Policies and Procedures for Parts and Service
Successful businesses in any industry have standard policies and procedures (P&Ps) that formalize ways to perform certain tasks. Automobile dealerships are no exception.
Having established P&Ps is especially important in the Parts and Service department. Perhaps no other area of the dealership holds as much potential for high revenue and profits — or conversely, for waste, inefficiency and fraud.
Control your parts inventory
P&Ps are vital to reducing the opportunities for Parts and Service employees to commit fraud. In particular, policies and procedures that establish tight control over parts inventory are critical to helping prevent employee theft of parts and minimize shrinkage.
Create P&Ps for ordering, purchasing and receiving parts and entering them into your computer system. Then be sure to match purchase orders to the parts that are received. Also, assign different employees to order and receive parts and manage parts inventory so one employee can’t manipulate the system in order to steal parts.
In addition, you should have an outside auditor conduct a parts inventory for you at least once a year. This inventory should count all the items on your parts shelves and compare this count to the data in your computer system.
Investigate any discrepancies that arise. And supplement your annual parts inventory with bin counts on at least a monthly basis, choosing bins randomly based on high-dollar or fast-moving parts categories.
Also set up procedures for closely monitoring open repair orders. Since parts go on repair orders, having numerous open repair orders raises the risk of employee theft. For example, a dishonest employee could create a fake repair order, place an expensive part (such as an alternator) on it and then walk away with the part. The only way to uncover this scheme is to periodically investigate open repair orders.
Finally, create policies designed to keep close tabs on obsolete parts in inventory — for example, by monitoring inventory aging and turnover and parts movement through your department. Consider returning some slow-moving parts to the manufacturer for credit or selling them wholesale.
Follow other tips
Here are some more policies and procedures that can help your Parts and Service department run more smoothly while reducing expenses and boosting profitability:
Promptly return and track core returns. Don’t let core returns, whether they’re small-ticket batteries or big-ticket transmissions, just sit around unaccounted for. Return them to the manufacturer in a timely manner and keep track of these returns in the general ledger.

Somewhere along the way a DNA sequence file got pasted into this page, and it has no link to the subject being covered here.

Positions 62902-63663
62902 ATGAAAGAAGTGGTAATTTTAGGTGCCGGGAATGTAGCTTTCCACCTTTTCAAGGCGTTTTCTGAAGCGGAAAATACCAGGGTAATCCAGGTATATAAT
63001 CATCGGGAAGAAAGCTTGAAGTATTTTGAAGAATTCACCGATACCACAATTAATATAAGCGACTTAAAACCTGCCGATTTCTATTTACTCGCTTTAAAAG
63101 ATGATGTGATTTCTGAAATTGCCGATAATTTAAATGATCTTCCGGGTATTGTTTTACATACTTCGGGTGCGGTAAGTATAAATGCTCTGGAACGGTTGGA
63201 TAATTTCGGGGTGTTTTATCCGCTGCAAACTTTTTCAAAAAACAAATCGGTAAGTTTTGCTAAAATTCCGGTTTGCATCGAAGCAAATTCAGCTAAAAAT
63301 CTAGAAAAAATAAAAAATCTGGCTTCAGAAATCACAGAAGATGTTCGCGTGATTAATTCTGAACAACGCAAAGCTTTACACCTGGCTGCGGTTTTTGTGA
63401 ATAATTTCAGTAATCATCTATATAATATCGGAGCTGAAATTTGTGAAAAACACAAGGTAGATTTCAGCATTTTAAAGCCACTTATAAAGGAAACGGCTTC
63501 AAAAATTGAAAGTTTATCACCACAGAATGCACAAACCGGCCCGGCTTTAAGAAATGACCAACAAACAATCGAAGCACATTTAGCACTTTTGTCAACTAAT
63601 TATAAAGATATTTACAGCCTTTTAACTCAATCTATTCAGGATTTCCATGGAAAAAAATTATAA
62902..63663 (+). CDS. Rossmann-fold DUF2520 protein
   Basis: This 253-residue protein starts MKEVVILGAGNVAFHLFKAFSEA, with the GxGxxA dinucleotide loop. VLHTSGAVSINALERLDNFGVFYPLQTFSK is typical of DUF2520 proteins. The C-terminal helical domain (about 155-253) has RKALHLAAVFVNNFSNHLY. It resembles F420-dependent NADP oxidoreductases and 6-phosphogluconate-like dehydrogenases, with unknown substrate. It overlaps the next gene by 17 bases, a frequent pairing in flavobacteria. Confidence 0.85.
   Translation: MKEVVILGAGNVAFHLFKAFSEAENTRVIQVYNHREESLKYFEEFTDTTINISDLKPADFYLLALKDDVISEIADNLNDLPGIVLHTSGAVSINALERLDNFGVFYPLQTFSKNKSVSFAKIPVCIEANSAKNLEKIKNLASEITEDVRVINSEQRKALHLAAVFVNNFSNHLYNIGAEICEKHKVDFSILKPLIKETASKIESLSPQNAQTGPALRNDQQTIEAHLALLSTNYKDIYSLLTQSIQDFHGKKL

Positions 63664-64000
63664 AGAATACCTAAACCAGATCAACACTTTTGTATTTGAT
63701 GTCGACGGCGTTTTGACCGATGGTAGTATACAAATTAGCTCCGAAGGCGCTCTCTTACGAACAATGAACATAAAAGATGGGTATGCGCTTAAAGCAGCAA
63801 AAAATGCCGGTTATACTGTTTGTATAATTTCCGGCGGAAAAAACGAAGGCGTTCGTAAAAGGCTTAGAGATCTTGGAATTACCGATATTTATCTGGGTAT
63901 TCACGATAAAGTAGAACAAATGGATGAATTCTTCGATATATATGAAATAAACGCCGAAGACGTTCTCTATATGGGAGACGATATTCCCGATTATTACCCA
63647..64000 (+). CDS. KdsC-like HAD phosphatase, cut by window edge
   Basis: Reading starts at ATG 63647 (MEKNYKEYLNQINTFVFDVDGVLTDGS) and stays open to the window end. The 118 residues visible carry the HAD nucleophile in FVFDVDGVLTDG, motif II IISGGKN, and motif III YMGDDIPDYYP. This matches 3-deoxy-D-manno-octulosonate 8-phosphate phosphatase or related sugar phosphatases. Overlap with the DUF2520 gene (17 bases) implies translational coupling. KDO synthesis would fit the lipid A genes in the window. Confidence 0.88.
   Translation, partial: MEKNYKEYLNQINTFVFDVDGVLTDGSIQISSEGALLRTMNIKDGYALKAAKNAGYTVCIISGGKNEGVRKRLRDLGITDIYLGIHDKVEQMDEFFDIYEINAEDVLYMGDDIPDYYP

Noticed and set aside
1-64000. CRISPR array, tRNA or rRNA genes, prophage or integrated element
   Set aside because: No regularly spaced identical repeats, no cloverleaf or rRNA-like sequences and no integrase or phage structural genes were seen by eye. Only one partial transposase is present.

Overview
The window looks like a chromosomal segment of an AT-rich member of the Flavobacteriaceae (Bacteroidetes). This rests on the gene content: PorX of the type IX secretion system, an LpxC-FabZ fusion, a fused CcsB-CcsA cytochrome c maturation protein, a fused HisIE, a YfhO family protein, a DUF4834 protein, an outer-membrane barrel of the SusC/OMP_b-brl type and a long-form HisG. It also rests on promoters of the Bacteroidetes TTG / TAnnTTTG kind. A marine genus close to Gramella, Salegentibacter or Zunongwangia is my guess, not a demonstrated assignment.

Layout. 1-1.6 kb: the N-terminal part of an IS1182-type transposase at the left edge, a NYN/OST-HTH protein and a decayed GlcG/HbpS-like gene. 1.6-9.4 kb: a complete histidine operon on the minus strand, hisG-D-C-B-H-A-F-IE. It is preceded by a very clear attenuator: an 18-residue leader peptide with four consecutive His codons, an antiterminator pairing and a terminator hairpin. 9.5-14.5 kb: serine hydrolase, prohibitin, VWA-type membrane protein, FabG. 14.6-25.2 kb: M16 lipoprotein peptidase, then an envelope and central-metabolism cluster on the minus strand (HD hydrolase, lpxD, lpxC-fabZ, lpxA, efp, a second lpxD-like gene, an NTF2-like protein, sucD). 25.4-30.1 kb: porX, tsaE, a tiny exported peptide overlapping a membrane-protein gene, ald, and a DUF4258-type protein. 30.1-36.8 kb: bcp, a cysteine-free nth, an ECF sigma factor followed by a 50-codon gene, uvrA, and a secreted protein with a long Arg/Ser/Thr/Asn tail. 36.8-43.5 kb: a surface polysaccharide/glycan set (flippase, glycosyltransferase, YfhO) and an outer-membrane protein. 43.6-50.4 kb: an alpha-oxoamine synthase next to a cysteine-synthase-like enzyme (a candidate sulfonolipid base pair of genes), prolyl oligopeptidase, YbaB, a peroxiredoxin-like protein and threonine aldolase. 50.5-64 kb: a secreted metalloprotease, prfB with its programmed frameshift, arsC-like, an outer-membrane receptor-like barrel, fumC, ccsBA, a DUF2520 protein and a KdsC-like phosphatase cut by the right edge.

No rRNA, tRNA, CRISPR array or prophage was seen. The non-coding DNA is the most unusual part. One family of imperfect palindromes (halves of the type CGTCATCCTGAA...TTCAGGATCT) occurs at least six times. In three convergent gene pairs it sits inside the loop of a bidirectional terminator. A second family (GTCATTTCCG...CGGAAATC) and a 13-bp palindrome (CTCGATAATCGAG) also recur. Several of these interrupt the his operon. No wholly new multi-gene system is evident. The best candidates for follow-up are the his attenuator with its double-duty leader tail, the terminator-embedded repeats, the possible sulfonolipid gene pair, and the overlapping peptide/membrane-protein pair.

Conduct an annual vendor expense review. At year end, review all of your vendor contracts, including pricing and terms. Contact each vendor and ask them for new quotes, letting them know you’re looking at other options. And consider signing a long-term vendor contract in exchange for a lower price and better terms.
Check the credit of large corporate customers. If you perform service and repair work for corporate customers that maintain fleets of vehicles, run credit checks on them before extending credit and offering payment terms. Late payment (or nonpayment) by these customers could seriously jeopardize your cash flow.
Collect a deposit from customers for special orders. If you have to special order parts, consider collecting a deposit that’s sufficient to pay the restocking fee you might be charged if the customer changes his or her mind about the repair and you have to return the part.
Follow up with customers who decline repair orders. Sometimes customers have second thoughts about declining repair recommendations. Create a process for calling these customers within a day or two to ask them if they’re sure they don’t want to have the repair or service work performed.
Strategize your P&Ps
Your dealership could reap many benefits by establishing sound policies and procedures, such as deterring fraud, increasing efficiency and boosting profits. Meet with your managers to strategize which P&Ps make the most sense for your Parts and Service department.
Is your service function running at peak efficiency?
Increasing productivity and efficiency is the key to boosting the profitability of your service function. Are there things you can do to streamline the workflow in your service area and make your technicians more efficient?
For example, some dealerships mount individual bins for each technician on the wall just inside the service area. Parts employees can then place repair orders and necessary parts in each technician’s bin, reducing wait time at the back counter and preventing technicians from picking up the wrong repair order or part.
One industry benchmark is to strive for 92% technician productivity and 125% service and repair efficiency. In other words, technicians should spend at least 92% of their time on work that’s billable to customers, and service and repair work should be completed in 75% of the allotted billable time. For example, a one-hour repair should be completed in 45 minutes.